The people who make it at Goldman Sachs. The people who don't

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The people who make it at Goldman Sachs. The people who don't

Goldman Sachs' 2019 sustainability report is out. For anyone who hasn't made it necessary reading, it's a 70-page document in which Goldman details all the good and sustainable things it's done over the past year, including initiatives within the firm and sustainable efforts within the wider economy. Among other things, the report reveals that Goldman emitted 136,000 tonnes of carbon from business travel last year, and 22,000 tonnes of carbon from its data centers and offices (thanks to renewable energy), but that net emissions were zero thanks to offsetting schemes.

The report isn't just about Goldman's efforts to mitigate climate change though. It also details the ways in which Goldman is trying to build a sustainable and diverse workforce. And for current and future employees there's some interesting data on the sorts of people who come in at the bottom and those who then rise to the top. 

The chart below shows the ethnicity and gender profile of people at Goldman Sachs by job category in 2019. As ever, it suggests that it helps to be white and male if you want to make it to the top at Goldman, and that it's good to be Asian - unless you want to progress beyond the 'official/manager' level and become an executive. Women too, appear to drop out in the mid-ranks.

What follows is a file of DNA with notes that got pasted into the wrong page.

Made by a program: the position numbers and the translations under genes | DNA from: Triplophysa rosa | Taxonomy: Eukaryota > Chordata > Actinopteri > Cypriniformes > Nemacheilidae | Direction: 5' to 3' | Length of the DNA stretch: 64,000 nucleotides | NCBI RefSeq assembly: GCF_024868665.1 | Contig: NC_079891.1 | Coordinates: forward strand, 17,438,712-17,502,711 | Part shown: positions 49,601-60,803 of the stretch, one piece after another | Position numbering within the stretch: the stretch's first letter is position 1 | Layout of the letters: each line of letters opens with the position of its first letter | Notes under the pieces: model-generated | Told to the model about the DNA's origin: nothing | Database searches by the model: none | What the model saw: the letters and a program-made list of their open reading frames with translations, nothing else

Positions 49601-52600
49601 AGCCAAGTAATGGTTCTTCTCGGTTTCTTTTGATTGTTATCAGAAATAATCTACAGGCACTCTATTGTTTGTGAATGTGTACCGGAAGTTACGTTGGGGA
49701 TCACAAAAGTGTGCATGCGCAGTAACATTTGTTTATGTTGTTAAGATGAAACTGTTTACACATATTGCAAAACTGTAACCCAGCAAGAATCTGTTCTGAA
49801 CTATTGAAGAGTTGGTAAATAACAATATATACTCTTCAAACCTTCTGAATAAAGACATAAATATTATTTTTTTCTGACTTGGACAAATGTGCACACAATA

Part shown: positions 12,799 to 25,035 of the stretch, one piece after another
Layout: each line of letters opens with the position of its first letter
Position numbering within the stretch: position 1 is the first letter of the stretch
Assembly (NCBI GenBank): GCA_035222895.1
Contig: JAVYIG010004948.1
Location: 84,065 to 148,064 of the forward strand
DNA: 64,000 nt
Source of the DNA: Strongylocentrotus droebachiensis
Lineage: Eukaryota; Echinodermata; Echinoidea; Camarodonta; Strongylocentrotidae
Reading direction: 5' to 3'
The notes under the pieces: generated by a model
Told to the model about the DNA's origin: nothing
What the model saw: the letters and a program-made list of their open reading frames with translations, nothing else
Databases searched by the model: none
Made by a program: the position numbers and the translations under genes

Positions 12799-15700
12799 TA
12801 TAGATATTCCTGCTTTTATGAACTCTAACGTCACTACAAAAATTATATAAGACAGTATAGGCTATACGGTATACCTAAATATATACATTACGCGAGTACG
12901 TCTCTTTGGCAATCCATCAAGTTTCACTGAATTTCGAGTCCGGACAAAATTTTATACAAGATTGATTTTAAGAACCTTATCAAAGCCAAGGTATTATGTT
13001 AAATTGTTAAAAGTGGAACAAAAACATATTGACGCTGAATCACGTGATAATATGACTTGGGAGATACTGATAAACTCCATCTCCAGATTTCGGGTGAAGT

The categories in the chart are drawn from the American government's EEO-1 job classifications and bear little resemblance to Goldman's actual hierarchy of analysts, associates, vice presidents (VPs), executive directors (EDs) and managing directors (MDs). Elsewhere in the document, however, Goldman says women constituted 49% of its analyst class last year but only 29% of its MDs, so work obviously needs to be done to retain them.

In Goldman's defence, the firm is amply aware of its need to bring more minorities through the ranks. The sustainability report highlights its various initiatives providing 'coaching, sponsorship and advocacy' to aid mid-level minority employees. However, the chart above also highlights Goldman's challenge in bringing fewer white men to the top: at the most senior level, there are still very few minority role models.

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Photo by Tim Mossholder on Unsplash

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